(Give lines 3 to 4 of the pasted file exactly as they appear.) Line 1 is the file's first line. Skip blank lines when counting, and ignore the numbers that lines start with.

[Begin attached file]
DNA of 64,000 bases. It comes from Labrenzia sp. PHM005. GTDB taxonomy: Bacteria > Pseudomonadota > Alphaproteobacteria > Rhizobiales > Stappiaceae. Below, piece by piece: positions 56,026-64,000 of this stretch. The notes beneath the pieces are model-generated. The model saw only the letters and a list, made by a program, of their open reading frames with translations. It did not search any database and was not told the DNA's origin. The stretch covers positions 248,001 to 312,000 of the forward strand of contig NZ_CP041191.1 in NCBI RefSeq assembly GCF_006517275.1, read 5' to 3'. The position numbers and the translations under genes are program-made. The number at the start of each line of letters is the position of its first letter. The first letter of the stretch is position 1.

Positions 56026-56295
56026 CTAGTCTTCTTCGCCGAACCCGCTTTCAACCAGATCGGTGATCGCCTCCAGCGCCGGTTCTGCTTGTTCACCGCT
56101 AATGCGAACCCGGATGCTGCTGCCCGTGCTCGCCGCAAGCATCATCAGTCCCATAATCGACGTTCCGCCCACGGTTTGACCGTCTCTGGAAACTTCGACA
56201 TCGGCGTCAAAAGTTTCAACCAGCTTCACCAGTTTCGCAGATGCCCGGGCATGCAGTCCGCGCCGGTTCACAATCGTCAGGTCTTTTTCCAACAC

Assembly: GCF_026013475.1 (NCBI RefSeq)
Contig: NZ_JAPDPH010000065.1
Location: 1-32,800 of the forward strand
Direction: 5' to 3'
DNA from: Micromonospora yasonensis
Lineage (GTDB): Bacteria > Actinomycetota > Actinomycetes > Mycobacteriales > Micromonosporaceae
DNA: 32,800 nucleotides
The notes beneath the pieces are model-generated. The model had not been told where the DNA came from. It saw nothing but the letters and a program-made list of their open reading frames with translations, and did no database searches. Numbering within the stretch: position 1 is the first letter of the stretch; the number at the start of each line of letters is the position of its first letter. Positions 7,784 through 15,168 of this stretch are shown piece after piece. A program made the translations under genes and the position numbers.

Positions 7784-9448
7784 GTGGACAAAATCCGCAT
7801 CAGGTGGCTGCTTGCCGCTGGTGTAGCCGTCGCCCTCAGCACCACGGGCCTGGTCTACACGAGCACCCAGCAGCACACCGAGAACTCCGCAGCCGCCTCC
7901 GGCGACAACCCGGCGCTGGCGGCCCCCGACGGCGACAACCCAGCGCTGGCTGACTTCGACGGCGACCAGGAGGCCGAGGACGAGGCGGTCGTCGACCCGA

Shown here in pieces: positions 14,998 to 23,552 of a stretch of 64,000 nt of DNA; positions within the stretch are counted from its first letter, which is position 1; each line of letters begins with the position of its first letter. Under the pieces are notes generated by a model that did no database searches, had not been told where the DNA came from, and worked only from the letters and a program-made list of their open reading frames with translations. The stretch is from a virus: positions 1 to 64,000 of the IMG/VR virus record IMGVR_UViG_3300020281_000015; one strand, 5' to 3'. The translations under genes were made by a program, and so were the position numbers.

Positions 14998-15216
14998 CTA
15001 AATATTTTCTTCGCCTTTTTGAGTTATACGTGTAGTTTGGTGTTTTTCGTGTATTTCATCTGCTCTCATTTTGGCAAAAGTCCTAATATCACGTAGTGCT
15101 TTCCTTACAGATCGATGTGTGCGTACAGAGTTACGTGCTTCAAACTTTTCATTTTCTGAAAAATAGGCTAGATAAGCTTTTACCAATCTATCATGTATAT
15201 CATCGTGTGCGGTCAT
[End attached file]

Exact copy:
56026 CTAGTCTTCTTCGCCGAACCCGCTTTCAACCAGATCGGTGATCGCCTCCAGCGCCGGTTCTGCTTGTTCACCGCT
56101 AATGCGAACCCGGATGCTGCTGCCCGTGCTCGCCGCAAGCATCATCAGTCCCATAATCGACGTTCCGCCCACGGTTTGACCGTCTCTGGAAACTTCGACA